'Doughnut' is distinctive for those consumers who are unfamiliar with English

European Union

In Bimbo SA v Office for Harmonisation in the Internal Market (OHIM) (Case T-569/10, October 10 2012), the General Court has held that the word 'doughnuts' was not devoid of distinctive character for those consumers who are not familiar with the English language. Therefore, the mark BIMBO DOUGHNUTS did not form a unitary whole or a logical unit on its own, and the relevant public would not be able to understand that the goods at issue are doughnuts produced by the company Bimbo or the owner of the BIMBO mark.

On May 25 2006 Spanish company Bimbo SA filed a Community trademark (CTM) application for the word mark BIMBO DOUGHNUTS for “pastry and bakery products, especially doughnuts” in Class 30 of the Nice Classification.

In January 2007 another Spanish company, Panrico SL, now Panrico SA, filed an opposition against the application based on a likelihood of confusion with a series of prior national and international word and device marks - in particular, the word mark DOGHNUTS. This mark covered goods in Class 30, including "all kinds of confectionery and pastry products and preparations, and products and preparations for sweets and confections", "chocolate and sugar-based foodstuffs" and "round-shaped dough biscuits". The Opposition Division upheld the opposition.

Bimbo SA appealed. The Board of Appeal of OHIM concluded that there was a likelihood of confusion between the marks for all the goods at issue and dismissed the appeal. In particular, the board held as follows:

  • 'Doughnut' is an English word - meaning a “ring-shaped small spongy cake made of dough” - which does not exist in Spanish, where the equivalent words are 'dónut' and 'rosquilla'. Thus, the word would be meaningless for the average Spanish consumer, who would perceive it as a foreign or fantasy term.
  • The marks were similar to the extent that the earlier mark was incorporated almost identically in the mark applied for.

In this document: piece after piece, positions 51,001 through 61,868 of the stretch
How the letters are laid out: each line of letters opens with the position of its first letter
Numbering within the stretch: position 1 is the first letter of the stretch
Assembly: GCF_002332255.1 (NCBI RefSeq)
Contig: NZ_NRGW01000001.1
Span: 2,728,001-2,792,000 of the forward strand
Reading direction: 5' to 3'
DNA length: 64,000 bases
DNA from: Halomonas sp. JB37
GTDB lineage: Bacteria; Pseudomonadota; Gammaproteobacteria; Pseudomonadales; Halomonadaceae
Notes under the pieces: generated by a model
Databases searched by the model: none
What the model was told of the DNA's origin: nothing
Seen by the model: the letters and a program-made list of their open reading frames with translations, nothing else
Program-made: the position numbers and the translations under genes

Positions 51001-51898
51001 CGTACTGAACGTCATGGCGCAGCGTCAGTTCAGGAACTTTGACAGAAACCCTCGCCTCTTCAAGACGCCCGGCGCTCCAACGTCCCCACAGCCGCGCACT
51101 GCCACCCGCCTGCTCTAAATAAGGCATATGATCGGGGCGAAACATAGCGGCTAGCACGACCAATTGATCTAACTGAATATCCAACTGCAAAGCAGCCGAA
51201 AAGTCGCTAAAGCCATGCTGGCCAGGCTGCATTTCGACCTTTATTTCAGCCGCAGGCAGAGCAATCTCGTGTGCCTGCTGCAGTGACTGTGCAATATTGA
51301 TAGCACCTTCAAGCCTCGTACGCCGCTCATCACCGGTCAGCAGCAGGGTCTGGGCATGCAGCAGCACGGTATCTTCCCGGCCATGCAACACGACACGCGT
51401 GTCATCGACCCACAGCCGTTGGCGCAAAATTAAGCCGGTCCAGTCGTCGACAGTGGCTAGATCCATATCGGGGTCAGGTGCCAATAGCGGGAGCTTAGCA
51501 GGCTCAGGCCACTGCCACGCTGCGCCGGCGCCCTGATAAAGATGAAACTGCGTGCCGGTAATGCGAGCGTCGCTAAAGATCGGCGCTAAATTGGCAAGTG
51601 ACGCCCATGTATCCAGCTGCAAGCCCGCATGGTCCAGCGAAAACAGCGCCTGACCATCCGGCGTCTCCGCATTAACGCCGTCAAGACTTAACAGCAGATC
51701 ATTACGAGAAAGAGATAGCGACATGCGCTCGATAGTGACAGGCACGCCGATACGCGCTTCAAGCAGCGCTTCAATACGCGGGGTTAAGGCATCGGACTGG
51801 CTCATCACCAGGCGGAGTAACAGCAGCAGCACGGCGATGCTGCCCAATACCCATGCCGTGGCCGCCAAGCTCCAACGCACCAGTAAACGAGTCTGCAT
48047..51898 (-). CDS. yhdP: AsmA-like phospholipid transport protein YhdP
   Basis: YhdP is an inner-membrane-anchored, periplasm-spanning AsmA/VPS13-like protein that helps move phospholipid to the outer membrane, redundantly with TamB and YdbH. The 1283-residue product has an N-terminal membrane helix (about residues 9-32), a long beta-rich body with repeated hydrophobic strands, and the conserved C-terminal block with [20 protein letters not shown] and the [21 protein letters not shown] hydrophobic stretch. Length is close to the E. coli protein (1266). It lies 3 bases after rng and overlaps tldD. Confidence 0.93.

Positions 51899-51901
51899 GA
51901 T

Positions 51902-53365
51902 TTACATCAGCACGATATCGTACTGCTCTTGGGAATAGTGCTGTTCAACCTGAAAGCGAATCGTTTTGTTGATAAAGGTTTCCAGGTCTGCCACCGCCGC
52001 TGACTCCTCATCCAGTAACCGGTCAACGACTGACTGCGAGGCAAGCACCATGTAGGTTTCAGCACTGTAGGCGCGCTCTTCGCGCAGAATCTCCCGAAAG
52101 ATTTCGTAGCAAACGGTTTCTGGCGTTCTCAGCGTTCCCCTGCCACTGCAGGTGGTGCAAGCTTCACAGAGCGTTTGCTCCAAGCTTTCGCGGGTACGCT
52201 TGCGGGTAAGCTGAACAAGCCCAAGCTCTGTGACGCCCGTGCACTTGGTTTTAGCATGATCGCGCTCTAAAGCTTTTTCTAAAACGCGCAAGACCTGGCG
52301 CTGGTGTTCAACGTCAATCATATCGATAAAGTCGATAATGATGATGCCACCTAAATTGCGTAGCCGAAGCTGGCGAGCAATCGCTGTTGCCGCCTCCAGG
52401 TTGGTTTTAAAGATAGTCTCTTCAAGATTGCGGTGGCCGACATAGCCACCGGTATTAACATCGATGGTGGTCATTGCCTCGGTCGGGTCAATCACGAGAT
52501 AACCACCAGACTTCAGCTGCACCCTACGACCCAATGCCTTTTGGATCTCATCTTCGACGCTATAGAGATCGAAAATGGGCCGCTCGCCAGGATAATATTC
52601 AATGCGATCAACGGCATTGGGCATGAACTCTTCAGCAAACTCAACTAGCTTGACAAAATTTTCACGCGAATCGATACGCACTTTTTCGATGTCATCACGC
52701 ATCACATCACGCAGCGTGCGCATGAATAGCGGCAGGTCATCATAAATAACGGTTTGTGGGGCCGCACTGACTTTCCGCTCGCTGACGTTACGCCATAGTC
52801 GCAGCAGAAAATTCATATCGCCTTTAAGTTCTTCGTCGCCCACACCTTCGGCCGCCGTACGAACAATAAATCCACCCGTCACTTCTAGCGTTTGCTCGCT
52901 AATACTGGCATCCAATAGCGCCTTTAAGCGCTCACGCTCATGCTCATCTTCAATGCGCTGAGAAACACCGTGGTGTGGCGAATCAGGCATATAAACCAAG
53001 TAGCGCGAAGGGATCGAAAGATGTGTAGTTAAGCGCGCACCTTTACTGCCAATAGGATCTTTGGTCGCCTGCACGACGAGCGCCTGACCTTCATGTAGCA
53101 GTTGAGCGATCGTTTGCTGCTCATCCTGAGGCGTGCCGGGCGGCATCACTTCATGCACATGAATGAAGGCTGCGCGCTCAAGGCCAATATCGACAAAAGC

• The goods covered by the marks were identical and the earlier mark had an average degree of distinctiveness.

Bimbo SA appealed to the General Court.

In its appeal, Bimbo SA first requested that the court alter the contested decision and allow the registration of the mark applied for. The court, by referring to relevant case law, held that the Board of Appeal does not have jurisdiction to hear and determine an application to register a CTM, nor can the court hear and determine an application for alteration requesting the amendment of a decision of the Board of Appeal.

Bimbo SA further complained that there was no reference in the board's decision to a statement that it had timely submitted, in which it had put forward facts and documents relating to:

  • the lack of distinctive character of the words 'doughnuts' and 'doghnuts' due to the knowledge that the Spanish public had of these words; and
  • the reputation of the BIMBO mark, which made 'bimbo' the dominant element of the mark applied for.

The court held that the Board of Appeal had not refused to take into account Bimbo SA’s arguments. It stressed that the board is not obliged to express a view on every argument submitted by the parties and that it is sufficient that it sets out the facts and legal considerations of fundamental importance in the context of the decision.

The court also dismissed Bimbo SA’s plea that the Board of Appeal had infringed Article 75 of the Community Trademark Regulation (207/2009), under which the decisions of the board shall be based only on reasons or evidence on which the parties have had the opportunity to comment. The court found that, with regard to Bimbo SA’s argument that the word 'doughnuts' would be regarded by Spanish consumers as descriptive, the board had taken the position that most average Spanish consumers did not speak English at all or, at least, that they did not speak it well enough to know the meaning of that word.